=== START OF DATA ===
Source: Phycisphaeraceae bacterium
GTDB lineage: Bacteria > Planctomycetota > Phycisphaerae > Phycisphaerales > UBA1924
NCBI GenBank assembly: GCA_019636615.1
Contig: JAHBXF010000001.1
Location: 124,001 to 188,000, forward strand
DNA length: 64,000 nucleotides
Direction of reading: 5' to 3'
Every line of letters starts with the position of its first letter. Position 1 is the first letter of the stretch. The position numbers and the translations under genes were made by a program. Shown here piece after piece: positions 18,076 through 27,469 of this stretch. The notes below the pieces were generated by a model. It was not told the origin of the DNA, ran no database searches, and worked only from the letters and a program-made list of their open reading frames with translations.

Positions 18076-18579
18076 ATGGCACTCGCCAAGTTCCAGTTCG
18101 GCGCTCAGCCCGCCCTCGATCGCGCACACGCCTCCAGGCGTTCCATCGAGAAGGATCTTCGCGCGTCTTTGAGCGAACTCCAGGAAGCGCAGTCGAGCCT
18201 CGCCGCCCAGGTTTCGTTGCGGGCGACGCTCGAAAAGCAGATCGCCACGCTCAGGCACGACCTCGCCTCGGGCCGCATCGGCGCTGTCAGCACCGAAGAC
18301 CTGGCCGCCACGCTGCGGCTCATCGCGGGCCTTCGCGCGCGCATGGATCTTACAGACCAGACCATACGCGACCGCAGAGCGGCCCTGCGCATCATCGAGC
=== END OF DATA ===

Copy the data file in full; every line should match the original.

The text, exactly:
Source: Phycisphaeraceae bacterium
GTDB lineage: Bacteria > Planctomycetota > Phycisphaerae > Phycisphaerales > UBA1924
NCBI GenBank assembly: GCA_019636615.1
Contig: JAHBXF010000001.1
Location: 124,001 to 188,000, forward strand
DNA length: 64,000 nucleotides
Direction of reading: 5' to 3'
Every line of letters starts with the position of its first letter. Position 1 is the first letter of the stretch. The position numbers and the translations under genes were made by a program. Shown here piece after piece: positions 18,076 through 27,469 of this stretch. The notes below the pieces were generated by a model. It was not told the origin of the DNA, ran no database searches, and worked only from the letters and a program-made list of their open reading frames with translations.

Positions 18076-18579
18076 ATGGCACTCGCCAAGTTCCAGTTCG
18101 GCGCTCAGCCCGCCCTCGATCGCGCACACGCCTCCAGGCGTTCCATCGAGAAGGATCTTCGCGCGTCTTTGAGCGAACTCCAGGAAGCGCAGTCGAGCCT
18201 CGCCGCCCAGGTTTCGTTGCGGGCGACGCTCGAAAAGCAGATCGCCACGCTCAGGCACGACCTCGCCTCGGGCCGCATCGGCGCTGTCAGCACCGAAGAC
18301 CTGGCCGCCACGCTGCGGCTCATCGCGGGCCTTCGCGCGCGCATGGATCTTACAGACCAGACCATACGCGACCGCAGAGCGGCCCTGCGCATCATCGAGC